Ray Kurzweil refutes calls for moratorium on AI research

Renowned futurist and former engineering director at Google, Ray Kurzweil, published a rebuttal to the letter calling for a moratorium on AI research, explaining that the proposal is unrealistic and deprives humanity of the potential for medical breakthroughs and innovations. Reason, these breakthroughs and innovations have a profound impact on human beings.

International letter for a moratorium on artificial intelligence development

An open letter signed by scientists and celebrities from around the world (Posted on FutureOfLife.org) called for a complete moratorium on the development of artificial intelligence stronger than the latest version, GPT-4, created by OpenAI.

In addition to moratoriums on further development of AI, they called for safety protocols to be overseen by third-party independent experts.

Some points raised by the authors of the open letter:

  • AI poses profound risks
  • AI development should only continue after beneficial applications of the technology have been enumerated and justified
  • AI should only proceed if “we” (the thousands of signatories to this letter) are confident that the risks of AI are manageable.
  • AI developers are asked to work with policymakers to develop an AI governance system comprised of regulators.
  • Develop watermarking technology to help identify AI-created content and control the spread of this technology.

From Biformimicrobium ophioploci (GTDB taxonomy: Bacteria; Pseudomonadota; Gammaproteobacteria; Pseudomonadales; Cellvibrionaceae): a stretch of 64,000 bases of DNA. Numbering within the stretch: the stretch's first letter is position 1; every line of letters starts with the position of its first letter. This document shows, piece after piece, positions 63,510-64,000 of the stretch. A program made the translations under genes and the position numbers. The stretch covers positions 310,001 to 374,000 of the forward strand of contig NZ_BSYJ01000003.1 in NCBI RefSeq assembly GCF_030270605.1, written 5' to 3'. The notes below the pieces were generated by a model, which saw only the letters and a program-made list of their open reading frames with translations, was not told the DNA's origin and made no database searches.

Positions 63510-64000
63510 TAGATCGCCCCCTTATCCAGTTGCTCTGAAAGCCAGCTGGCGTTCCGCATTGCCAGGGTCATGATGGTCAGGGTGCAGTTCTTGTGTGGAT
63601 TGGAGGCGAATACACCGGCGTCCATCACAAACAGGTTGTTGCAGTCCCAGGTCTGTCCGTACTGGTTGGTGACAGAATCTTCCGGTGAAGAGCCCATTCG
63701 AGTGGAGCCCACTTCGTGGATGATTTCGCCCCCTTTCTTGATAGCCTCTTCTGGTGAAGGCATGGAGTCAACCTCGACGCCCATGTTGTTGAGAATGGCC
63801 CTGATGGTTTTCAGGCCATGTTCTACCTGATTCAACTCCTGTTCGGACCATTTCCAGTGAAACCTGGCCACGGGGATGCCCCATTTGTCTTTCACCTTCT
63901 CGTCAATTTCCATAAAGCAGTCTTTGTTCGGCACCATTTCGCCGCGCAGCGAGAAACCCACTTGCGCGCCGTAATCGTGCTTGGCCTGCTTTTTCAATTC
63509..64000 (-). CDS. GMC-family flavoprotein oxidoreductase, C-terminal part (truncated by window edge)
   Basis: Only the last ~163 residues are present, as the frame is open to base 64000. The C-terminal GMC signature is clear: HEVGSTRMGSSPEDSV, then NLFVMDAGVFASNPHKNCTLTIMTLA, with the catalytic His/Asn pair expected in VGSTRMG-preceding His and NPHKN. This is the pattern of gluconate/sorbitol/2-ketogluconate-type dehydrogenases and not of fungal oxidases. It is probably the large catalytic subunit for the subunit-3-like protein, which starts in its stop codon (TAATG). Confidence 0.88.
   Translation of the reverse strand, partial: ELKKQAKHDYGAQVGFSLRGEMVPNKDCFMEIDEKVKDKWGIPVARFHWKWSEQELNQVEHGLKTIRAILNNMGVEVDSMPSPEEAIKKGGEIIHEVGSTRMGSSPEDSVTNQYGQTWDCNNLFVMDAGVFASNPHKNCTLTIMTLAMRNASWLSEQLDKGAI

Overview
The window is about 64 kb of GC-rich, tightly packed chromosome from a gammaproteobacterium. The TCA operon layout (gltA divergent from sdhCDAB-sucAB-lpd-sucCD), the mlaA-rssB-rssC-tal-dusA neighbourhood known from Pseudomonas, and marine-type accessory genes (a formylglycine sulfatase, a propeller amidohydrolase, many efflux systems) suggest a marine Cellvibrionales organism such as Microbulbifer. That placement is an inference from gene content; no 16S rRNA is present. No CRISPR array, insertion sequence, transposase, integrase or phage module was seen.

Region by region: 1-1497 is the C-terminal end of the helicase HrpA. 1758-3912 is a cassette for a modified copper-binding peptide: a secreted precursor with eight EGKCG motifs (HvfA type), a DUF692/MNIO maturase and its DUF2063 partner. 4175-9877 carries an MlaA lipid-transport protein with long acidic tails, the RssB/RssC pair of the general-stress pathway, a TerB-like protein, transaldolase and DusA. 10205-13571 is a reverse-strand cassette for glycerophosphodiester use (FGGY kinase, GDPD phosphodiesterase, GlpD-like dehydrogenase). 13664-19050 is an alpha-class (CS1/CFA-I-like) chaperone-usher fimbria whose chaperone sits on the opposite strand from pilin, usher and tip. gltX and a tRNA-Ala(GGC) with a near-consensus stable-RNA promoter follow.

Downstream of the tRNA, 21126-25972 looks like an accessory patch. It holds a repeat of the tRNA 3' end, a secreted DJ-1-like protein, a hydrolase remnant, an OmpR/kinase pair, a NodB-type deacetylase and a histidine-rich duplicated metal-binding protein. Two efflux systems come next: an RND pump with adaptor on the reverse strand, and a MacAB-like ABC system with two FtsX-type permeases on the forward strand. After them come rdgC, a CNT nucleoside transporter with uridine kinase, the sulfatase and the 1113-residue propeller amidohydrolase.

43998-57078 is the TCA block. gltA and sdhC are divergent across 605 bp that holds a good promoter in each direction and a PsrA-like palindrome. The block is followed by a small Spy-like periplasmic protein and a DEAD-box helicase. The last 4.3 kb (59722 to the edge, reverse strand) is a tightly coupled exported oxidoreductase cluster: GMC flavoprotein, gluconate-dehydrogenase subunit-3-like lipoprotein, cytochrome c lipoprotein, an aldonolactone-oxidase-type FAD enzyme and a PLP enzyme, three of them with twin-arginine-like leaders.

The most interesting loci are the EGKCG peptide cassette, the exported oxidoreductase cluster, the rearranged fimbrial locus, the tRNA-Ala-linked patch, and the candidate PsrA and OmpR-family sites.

• A system to assign responsibility for harm caused by artificial intelligence
  • Building Institutions to Respond to the Disruptions Wrought by AI Technologies

The letter appears to come from the idea that AI technology is centralized and can be suspended by the few organizations that control it. But AI isn't just in the hands of governments, research institutions and corporations.

AI at this point is an open-source and decentralized technology, developed collaboratively by thousands of people around the world.

Ray Kurzweil: Futurist, author, and former director of engineering at Google

Ray Kurzweil has been designing software and machines focused on artificial intelligence since the 1960s, has written many bestselling books on the subject, and is known for making often correct predictions about the future.

Of the 147 predictions he made about life in 2009, only three were wrong, a total of 2%.

One of his predictions in the 1990s was that much physical media, such as books, would lose popularity when digitized. When computers were big and bulky in the 1990s, he predicted by 2009 that computers would be small enough to wear, and it turned out to be true (What's My Prediction – 2010 PDF).

Ray Kurzweil's recent predictions focus on all the benefits AI will bring, especially breakthroughs in medicine and science.

Kurzweil also focuses on the ethics of artificial intelligence.

In 2017, he was one of the participants (along with OpenAI CEO Sam Altman) to draft an open letter called Asilomar AI Principles Guidelines for the safe and ethical development of artificial intelligence technologies also published on the Future of Life website.

Principles he helped formulate include: